Limitations of Apple iOS captive portal web browser

At my employer Softhouse  (the best IT consultancy in Karlskrona, and we’re hiring!) I recently got the requirement to make an AngularJS web application work properly in the captive portal window on Apple iOS.

These requests are made with HTTP header:

User-Agent: CaptiveNetworkSupport-325.10.1 wispr

A captive portal is the login screen you get when you connect to many wifi access points at hotels, airports, and similar. The application works fine in a normal Safari browser on iOS, but not in the captive portal web browser.

The captive portal web browser is almost a complete web browser, but while normal Safari session on iOS can be debugged over USB, it is not possible to debug the captive portal web browser! (If you figure it out, please comment below!)

When I could not access the JavaScript console, I had to resort to debug by displaying application state on the web page.

Finally I discovered that the JavaScript application stopped working after calling Windows.sessionStorage.setItem().

Yes, for reasons hidden in the annals of history the AngularJS application depends on Windows.sessionStorage. The original developers probably had a good reason. Or at least some reason.

The session storage service in the application looked something like this:

return {
   get: function(key) {
      return sessionStorage.getItem(key);
   },
   set: function(key, val) {
      sessionStorage.setItem(key, val);
   },
   unset: function(key) {
      sessionStorage.removeItem(key);
   }
};

So maybe sessionStorage is not defined? I tried a simple:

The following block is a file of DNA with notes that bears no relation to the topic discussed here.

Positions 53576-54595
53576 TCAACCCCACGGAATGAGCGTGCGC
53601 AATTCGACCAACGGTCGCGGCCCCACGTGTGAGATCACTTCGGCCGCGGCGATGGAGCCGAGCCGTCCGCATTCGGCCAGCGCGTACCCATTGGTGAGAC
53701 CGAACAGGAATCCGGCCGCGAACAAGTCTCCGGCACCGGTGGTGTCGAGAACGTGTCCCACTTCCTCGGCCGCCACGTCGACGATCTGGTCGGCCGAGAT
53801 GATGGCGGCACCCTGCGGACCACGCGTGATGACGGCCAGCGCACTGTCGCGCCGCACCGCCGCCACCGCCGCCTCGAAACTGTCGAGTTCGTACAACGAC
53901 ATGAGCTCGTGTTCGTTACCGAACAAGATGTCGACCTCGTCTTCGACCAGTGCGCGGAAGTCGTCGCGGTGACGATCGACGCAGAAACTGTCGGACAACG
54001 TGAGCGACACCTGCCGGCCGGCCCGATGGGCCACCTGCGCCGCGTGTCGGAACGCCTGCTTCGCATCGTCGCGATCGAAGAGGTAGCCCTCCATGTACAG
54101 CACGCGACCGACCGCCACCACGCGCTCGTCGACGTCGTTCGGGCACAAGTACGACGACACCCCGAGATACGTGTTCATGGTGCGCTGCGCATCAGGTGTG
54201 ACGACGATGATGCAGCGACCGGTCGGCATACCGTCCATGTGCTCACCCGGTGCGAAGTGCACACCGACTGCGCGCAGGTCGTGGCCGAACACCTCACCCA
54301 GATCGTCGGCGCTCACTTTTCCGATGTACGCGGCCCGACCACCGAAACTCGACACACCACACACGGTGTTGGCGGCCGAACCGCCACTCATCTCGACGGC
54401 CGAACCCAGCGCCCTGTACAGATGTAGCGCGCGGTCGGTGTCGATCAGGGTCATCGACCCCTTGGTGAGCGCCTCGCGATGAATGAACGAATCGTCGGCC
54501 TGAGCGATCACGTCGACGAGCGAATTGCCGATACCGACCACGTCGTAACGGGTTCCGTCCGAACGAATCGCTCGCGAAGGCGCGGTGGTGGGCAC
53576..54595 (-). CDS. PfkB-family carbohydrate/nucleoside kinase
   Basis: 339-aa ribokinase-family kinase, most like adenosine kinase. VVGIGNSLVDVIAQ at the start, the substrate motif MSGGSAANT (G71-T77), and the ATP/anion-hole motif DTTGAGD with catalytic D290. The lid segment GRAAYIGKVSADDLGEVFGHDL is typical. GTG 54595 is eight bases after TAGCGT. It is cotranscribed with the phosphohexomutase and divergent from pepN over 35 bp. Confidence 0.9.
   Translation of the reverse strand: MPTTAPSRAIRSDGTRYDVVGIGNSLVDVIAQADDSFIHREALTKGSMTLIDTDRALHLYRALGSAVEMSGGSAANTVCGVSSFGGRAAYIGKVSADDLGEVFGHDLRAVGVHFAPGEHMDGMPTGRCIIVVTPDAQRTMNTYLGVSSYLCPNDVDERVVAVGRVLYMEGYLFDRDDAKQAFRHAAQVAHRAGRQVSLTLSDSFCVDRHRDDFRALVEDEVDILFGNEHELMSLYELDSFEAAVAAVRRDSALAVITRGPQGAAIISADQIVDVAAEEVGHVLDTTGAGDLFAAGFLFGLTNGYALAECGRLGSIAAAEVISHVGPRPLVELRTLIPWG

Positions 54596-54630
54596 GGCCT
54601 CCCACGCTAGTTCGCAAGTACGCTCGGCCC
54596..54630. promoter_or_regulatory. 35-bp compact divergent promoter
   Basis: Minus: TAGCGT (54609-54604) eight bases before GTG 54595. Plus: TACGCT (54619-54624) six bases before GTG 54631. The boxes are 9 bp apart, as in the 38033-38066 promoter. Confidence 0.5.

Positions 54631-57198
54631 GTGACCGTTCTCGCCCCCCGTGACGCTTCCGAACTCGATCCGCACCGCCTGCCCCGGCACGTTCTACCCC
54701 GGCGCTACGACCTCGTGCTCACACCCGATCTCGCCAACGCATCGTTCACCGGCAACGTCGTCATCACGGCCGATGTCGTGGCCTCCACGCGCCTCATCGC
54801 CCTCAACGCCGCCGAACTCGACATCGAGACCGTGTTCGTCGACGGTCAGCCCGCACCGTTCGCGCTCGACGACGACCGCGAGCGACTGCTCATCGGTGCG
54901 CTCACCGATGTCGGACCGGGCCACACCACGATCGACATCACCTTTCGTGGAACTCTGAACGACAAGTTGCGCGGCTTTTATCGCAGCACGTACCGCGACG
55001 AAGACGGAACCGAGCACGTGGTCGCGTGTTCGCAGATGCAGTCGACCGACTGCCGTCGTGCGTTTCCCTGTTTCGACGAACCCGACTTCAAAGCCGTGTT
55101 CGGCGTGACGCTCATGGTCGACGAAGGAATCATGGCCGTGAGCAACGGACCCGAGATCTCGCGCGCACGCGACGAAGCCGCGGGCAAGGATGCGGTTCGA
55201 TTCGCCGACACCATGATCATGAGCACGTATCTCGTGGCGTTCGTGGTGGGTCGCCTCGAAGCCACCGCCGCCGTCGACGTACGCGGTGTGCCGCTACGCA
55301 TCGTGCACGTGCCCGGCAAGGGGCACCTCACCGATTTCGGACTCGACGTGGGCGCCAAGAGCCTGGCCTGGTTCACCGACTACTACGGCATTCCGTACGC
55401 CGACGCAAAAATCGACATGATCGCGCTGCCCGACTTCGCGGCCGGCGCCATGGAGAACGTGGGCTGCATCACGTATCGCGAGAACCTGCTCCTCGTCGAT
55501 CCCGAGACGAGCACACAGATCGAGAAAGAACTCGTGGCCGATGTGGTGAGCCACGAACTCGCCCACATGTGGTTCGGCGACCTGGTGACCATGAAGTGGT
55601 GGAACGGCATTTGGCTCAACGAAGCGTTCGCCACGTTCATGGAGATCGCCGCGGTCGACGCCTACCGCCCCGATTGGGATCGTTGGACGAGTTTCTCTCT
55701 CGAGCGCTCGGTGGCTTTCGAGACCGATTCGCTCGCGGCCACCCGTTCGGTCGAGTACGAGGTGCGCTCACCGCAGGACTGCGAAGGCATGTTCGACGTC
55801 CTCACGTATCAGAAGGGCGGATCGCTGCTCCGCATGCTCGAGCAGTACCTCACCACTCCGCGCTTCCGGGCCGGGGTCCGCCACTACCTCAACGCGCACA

if (sessionStorage) {
    return {
        get: function (key) {
            return sessionStorage.getItem(key);
        },
        set: function (key, val) {
            sessionStorage.setItem(key, val);
        },
        unset: function (key) {
            sessionStorage.removeItem(key);
        }
    };
} else {
    var session = {};
    return {
        get: function (key) {
            return session[key];
        },
        set: function (key, val) {
            session[key] = String(val);
        },
        unset: function (key) {
            delete session[key];
        }
    };
}

But, same error!

According to Apple’s own documentation on Key-Value Storage, Safari can throw an exception from sessionStorage.setItem() and a Stack Overflow comment states:

I found the same behaviour on Safari to be caused by private mode browsing. It seems that while on private browsing Safari does not allow local storage to be used at all.

Maybe the captive portal works like the private mode  browsing…?

So, let’s try this code:

var hasSessionStorage = !!sessionStorage;

if (hasSessionStorage) {
    try {
        sessionStorage.setItem("hasSessionStorage", true);
    }
    catch (e) {
        hasSessionStorage = false;
    }
}

if (hasSessionStorage) {
    return {
        get: function (key) {
            return sessionStorage.getItem(key);
        },
        set: function (key, val) {
            sessionStorage.setItem(key, val);
        },
        unset: function (key) {
            sessionStorage.removeItem(key);
        }
    };
} else {
    var session = {};
    return {
        get: function (key) {
            return session[key];
        },
        set: function (key, val) {
            session[key] = String(val);
        },
        unset: function (key) {
            delete session[key];
        }
    };
}

Finally, it works!

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